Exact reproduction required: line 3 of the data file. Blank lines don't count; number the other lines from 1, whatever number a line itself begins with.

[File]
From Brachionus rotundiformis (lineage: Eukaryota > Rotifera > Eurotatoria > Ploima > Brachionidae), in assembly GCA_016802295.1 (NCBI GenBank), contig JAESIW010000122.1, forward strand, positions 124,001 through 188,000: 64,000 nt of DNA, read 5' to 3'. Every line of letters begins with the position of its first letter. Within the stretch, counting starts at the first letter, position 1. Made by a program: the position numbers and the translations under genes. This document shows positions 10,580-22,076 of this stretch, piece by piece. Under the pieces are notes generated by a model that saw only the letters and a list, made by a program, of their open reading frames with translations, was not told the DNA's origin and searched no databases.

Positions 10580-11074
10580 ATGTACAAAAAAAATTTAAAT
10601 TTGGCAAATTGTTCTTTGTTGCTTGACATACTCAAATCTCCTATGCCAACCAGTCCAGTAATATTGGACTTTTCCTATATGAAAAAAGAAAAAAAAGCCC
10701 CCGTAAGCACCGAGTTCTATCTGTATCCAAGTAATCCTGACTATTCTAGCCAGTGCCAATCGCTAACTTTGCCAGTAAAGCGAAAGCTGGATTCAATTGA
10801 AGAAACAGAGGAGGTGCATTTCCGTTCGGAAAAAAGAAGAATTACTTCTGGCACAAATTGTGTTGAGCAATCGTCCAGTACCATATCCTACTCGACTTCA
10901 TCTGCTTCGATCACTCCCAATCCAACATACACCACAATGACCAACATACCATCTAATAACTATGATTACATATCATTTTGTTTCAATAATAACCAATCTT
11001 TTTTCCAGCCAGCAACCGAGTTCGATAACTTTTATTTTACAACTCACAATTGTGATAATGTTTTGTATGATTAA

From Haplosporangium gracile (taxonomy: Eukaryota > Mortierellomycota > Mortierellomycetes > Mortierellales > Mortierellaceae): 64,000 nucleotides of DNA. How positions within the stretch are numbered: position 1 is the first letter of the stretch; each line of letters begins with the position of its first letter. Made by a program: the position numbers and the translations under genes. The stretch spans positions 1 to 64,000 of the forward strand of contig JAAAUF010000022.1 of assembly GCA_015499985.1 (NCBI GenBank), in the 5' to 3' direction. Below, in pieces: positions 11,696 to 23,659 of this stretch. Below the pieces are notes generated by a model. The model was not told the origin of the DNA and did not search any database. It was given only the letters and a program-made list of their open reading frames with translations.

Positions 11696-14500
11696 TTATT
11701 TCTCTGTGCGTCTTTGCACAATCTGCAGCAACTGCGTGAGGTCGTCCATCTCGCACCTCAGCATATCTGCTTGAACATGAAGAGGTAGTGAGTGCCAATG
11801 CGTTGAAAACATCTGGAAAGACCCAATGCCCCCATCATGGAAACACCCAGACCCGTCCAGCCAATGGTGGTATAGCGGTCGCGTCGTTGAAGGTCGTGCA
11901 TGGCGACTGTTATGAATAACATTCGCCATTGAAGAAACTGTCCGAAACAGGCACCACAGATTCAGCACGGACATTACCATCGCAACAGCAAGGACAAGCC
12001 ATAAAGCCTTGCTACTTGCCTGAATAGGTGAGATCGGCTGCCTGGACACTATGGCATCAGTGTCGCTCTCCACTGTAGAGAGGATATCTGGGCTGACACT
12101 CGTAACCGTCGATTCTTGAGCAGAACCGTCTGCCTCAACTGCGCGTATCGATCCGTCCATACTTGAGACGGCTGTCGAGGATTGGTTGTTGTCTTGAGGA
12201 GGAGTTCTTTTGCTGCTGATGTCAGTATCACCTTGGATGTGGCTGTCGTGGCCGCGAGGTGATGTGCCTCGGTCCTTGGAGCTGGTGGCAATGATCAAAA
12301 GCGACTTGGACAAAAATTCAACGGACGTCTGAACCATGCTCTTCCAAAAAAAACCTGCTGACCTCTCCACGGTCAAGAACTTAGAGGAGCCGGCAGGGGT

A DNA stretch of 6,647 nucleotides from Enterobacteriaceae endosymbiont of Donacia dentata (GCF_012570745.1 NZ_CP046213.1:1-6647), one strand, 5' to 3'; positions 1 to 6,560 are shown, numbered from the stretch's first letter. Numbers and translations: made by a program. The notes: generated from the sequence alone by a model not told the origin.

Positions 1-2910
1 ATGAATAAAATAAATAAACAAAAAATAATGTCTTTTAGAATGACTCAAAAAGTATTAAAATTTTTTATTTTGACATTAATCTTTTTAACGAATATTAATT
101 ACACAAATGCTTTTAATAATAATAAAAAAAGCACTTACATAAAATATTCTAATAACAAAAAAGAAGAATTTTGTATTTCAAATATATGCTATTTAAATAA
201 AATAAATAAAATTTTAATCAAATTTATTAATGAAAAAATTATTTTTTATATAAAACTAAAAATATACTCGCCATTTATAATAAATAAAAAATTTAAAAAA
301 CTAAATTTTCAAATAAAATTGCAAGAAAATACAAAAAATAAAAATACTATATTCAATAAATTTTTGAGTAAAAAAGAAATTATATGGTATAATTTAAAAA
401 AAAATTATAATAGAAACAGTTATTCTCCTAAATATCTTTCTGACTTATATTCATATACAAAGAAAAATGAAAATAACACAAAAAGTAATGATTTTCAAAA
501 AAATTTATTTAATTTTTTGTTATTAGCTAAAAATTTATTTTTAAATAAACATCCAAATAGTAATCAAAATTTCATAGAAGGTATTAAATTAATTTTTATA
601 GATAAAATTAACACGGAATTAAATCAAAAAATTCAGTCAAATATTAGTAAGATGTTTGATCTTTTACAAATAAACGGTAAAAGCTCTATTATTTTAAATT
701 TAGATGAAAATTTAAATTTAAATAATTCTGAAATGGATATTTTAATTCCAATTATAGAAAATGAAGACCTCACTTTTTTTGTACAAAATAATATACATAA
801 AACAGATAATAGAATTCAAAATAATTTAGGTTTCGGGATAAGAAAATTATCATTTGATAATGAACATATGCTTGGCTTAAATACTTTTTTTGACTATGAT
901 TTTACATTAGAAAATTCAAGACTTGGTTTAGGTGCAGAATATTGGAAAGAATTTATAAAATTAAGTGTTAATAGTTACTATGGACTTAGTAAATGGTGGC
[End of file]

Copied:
10580 ATGTACAAAAAAAATTTAAAT